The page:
On the one hand, the world is a better place today by virtue of the death of an aging, pompous, self-righteous, bigotted blowhard who used the power of the pulpit to preach hate and devisiveness.
On the other hand, the world is a lesser place today, because it also lost a young, vibrant, beautiful humanitarian, whose life was dedicated to peace and harmony, and whose death yesterday went almost unnoticed in all the hulabaloo.
Yolanda King was two weeks old the day Rosa Parks refused to give up her seat on a Montgomery, Alabama bus in December of 1955. She was sleeping in her crib two months later, when an unexploded bomb landed on the front porch of the King home. She was twelve years old the day her father was martyred for the cause of Civil Rights.
In the years since the death of Martin Luther King, Jr., his oldest daughter carried his message of peace, non-violence and human rights to a wide audience through her writing, her acting, her Higher Ground production company, her humanitarian efforts and her public speaking engagements.
There's hardly a place where Yolanda King didn't leave her footprints ... from Hollywood to Dexter ... from Habitat for Humanity to the Human Rights Campaign. She rubbed shoulders with the stars and the starving, and the message she carried to all of them was the same:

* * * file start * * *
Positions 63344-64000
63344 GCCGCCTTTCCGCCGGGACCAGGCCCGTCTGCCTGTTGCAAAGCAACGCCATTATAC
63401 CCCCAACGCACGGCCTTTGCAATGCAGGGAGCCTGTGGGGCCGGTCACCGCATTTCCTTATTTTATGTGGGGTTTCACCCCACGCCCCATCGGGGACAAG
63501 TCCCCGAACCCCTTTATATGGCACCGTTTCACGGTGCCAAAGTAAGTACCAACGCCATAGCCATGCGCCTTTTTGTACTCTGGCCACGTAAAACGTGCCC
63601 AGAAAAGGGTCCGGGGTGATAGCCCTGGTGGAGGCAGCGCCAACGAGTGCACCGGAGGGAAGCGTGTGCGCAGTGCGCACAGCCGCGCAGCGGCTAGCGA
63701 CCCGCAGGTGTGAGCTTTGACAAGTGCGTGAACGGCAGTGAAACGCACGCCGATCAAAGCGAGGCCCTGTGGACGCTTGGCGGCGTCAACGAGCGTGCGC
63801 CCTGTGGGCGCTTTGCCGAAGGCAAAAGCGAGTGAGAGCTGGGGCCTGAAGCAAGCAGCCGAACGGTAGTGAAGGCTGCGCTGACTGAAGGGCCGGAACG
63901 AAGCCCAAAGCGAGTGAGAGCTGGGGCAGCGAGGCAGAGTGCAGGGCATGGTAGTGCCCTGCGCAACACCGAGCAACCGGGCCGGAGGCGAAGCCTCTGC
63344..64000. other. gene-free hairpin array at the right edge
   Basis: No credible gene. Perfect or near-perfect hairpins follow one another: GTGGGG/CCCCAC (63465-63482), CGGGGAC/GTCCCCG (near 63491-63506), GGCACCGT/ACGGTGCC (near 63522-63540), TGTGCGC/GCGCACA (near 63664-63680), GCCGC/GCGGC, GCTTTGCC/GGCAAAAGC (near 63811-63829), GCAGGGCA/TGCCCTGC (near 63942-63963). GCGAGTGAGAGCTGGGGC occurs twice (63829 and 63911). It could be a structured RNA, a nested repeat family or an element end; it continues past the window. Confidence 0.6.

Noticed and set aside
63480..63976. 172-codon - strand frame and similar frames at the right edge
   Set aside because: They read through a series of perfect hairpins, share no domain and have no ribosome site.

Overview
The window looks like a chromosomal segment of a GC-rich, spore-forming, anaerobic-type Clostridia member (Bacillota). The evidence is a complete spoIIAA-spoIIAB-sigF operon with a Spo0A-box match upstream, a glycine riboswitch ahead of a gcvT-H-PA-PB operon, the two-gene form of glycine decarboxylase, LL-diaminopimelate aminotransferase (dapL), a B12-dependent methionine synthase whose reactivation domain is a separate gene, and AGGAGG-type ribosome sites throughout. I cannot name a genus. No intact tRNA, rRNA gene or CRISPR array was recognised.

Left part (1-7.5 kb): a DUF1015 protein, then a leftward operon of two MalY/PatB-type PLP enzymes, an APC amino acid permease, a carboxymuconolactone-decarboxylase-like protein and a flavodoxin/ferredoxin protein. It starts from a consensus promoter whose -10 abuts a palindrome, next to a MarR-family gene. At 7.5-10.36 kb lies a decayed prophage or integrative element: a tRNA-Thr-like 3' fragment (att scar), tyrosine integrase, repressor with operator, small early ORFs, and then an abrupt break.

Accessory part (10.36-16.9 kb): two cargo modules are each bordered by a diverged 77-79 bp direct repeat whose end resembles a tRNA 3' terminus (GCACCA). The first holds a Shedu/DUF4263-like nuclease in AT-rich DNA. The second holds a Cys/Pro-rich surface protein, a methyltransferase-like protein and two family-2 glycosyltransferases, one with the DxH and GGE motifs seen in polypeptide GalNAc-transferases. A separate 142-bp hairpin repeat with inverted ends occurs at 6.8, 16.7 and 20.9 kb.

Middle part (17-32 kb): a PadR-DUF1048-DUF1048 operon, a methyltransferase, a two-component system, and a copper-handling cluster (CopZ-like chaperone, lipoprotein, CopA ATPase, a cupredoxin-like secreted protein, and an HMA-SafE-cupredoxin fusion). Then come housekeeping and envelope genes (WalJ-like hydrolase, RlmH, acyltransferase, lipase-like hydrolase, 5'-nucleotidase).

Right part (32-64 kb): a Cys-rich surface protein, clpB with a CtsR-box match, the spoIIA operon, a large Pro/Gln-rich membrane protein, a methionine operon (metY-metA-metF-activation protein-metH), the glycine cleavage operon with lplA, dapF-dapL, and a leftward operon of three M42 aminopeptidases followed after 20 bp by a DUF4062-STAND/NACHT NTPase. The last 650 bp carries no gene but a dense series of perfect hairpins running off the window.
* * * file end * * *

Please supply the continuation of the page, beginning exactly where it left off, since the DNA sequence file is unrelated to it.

We're all in this together, and what divides us is minute in comparison to what connects us. The dream isn't yet accomplished, but the effort to achieve it goes on, and it goes on with joy and good humor. No one is exluded from that dream, or the work of making it a reality.
She, like the rest of the King family, understood their role in American History, and realized that their lives would never be private ones, so they've sought to make them exemplary ones. Yolanda King was definitely successful in that effort.
Her death is especially poignant to me, because it stands in such sharp contrast with that other celebrity death yesterday, in a way that impacts my life directly. Here, as a shining example of that contrast, is a brief quote from the HRC's Out and Equal Workplace Summit 2006, where Yolanda King delivered the plenary speech last September:
"I know in my heart that unarmed truth and unconditional love will have the final word."
Speaking of the continued marriage, military and other forms of discrimination against LGBT people, she added "for a nation that prides itself on the words liberty and justice for all, this is unacceptable."